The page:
We are planning for retirement and thinking of paying off our mortgage – is this a good idea?
When it comes to personal finances, there is never a one size fits all answer. Financial advisors will often tell you that investing in the market will, over the long run, yield you a greater return than the interest rate you are paying on your mortgage (this has certainly been true in recent years what interest rates have been historically low). However, markets are unpredictable and unless you are leaving your funds in a savings account at a bank, there is no guarantee you will not have a negative return in the market (see, for example, 2008). Additionally, if you pay off your mortgage, you are not getting the tax benefits of the mortgage deduction (available for mortgages up to $750,000 in size).
However, the counter argument is equally, if not more, compelling for many people. Without a mortgage, you are freed from having to worry about whether you have enough cash each month to pay your mortgage. Without a mortgage, your monthly expenses will likely be significantly lower. This not only allows you peace of mind, but would also allow you more monthly cash to spend on things you want to spend on, whether they be trips, gifts, or just more “experiences.” If you ever sell your home, you will have a much larger nest egg to move to your next residence, whether it is to be closer to children or grandchildren in another location or whether it is into a retirement community (many of which do you have substantial deposit requirements). Finally, there is no “risk” to the return you will get by paying off your mortgage. You know what your interest rate is on your mortgage and how much of a savings you will get each month when you pay it down.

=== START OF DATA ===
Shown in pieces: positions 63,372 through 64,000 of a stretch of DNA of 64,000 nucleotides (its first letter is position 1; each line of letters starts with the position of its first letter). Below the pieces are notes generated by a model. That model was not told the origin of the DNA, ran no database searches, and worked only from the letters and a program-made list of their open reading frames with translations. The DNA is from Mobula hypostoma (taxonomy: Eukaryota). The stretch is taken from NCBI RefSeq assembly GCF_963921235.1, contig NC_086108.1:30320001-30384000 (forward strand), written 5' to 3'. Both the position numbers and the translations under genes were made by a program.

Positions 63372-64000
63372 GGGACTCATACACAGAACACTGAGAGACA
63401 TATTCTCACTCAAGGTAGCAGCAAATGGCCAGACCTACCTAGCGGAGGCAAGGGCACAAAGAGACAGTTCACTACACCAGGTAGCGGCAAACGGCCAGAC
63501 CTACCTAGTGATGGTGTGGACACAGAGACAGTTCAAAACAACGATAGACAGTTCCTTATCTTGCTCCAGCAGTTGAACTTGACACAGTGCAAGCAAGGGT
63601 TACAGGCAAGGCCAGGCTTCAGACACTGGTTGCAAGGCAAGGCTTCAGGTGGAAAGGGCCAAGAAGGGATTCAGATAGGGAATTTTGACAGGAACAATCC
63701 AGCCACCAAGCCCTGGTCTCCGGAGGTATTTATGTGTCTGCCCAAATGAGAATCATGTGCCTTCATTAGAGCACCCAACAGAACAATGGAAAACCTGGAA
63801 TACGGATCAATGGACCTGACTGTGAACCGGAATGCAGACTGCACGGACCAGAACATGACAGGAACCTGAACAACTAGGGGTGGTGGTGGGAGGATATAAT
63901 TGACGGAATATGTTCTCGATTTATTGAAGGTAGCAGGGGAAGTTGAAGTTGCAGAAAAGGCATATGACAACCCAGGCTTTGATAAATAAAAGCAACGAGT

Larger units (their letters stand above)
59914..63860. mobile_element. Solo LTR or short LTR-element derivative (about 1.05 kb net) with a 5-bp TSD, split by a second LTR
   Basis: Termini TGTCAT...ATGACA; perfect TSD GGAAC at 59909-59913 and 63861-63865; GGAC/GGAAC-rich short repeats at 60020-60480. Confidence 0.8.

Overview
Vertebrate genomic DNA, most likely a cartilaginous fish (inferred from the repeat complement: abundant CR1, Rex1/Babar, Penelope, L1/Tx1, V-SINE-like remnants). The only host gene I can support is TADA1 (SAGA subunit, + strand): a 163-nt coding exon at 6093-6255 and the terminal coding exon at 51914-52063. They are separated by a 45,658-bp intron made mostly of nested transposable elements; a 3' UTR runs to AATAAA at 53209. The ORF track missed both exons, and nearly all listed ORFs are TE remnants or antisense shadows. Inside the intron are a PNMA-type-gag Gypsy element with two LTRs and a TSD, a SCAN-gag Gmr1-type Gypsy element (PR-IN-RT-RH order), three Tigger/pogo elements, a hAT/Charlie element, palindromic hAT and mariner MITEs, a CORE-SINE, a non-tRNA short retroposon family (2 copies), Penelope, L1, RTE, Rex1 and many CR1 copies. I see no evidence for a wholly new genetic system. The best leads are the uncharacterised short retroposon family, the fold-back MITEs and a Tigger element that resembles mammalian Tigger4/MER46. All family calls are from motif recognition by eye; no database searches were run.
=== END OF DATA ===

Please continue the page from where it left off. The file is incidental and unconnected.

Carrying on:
However, it is never advisable to completely deplete your savings just to pay off a mortgage. If paying off your mortgage would substantially reduce or eliminate your emergency fund, then it is not a good idea. If, however, you still have a few years until you retire and are able to pay down the mortgage at a significantly faster pace by increasing your monthly payment or by making a lump sum payment each year (perhaps designating a portion of a bonus that you receive toward your mortgage payment), tell me this is absolutely an option you should give some serious consideration to.
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